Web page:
How to ensure that tokenizers never truncate partial words?

Is there a way to ensure tokenizers never partially truncate a word, as illustrated below:

tokenizer= SomeTokenizer.from_pretrained('some/path')
tokenizer.decode(tokenizer('I am Nasheed and I like xylophones.', truncation=True, max_length=12)['input_ids'])

The output is the above sentence truncated like: “’[CLS] I am Nasheed and I like xylo [CLS]’”

I want it to be truncated as: “’[CLS] I am Nasheed and I like [CLS]’”

Is there a way to enforce this?

Hi Nasheed, I’m quite curious about your use case and why you’re interested in never partially truncating, if you don’t mind sharing!

In any case, here is how I would do it: Increase max_length by 1. Tokenize the text. Decode the tokenized text. Check if the second to last token (the one before the final [CLS] token) starts with ## (the prefix that signifies that a longer token was split). If yes, remove both tokens, the one that starts with ## and the one before that. If not, just remove the one before the [CLS] token.

In your example it would be

[CLS] I am Nasheed and I like xylo ##phones [CLS]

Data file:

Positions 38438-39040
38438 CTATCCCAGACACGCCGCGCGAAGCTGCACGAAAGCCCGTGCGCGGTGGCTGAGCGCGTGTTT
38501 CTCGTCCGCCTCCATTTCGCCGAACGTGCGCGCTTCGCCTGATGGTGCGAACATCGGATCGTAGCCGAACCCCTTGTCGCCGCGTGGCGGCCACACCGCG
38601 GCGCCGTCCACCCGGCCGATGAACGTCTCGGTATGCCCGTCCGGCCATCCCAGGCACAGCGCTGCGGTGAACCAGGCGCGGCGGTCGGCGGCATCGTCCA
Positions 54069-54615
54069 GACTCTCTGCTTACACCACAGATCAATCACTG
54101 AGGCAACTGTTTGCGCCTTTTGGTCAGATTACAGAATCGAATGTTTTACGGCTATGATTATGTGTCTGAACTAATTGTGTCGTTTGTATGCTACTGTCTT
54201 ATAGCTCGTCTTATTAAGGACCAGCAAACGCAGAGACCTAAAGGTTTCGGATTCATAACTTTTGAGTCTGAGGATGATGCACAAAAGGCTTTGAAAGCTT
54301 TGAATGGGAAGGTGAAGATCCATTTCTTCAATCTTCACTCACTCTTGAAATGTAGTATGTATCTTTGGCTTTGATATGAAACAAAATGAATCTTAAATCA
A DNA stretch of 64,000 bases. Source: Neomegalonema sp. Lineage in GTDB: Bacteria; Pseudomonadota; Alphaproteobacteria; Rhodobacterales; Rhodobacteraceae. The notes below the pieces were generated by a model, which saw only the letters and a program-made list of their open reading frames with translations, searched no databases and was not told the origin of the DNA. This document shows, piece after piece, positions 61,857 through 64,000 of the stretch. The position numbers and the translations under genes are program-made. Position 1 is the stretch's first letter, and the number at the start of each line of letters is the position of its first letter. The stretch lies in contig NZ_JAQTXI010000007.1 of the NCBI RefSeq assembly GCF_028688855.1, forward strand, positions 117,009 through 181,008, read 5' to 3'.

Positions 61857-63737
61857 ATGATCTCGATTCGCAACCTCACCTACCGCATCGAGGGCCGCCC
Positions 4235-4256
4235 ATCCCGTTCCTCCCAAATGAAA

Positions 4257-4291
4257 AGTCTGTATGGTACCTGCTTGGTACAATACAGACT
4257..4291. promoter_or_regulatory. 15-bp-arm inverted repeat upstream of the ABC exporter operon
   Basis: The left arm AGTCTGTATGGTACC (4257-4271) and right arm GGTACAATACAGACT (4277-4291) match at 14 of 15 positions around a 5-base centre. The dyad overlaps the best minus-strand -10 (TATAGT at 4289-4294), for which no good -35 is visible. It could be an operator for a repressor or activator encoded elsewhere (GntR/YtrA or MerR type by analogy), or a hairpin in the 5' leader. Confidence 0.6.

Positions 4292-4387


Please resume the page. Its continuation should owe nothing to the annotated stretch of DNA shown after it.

Because the second to last token starts with ## you would remove that token and the token before it.

Hope that helps.



Thanks for the quick response @marshmellow77
I am working on a paper that aims to extend all Transformer models and architectures beyond the 512 token limit. A principal part of how I do this is through splitting up (with overlap) my original document/text.

For last words that are longer than 3 tokens, I should recursively remove tokens from the end so long as they have the ## prefix and post that remove 1 more token which is the start of the word.

I am curious whether the approach you have described would also work with sentencepiece tokenizers? I will update it here when post experimentation.

Also, I have a follow-up question about controlling the stride overlap behavior of tokenizers along the lines of the original post. I will post a link to that discussion here as well.

Edit 1: This is the follow-up question.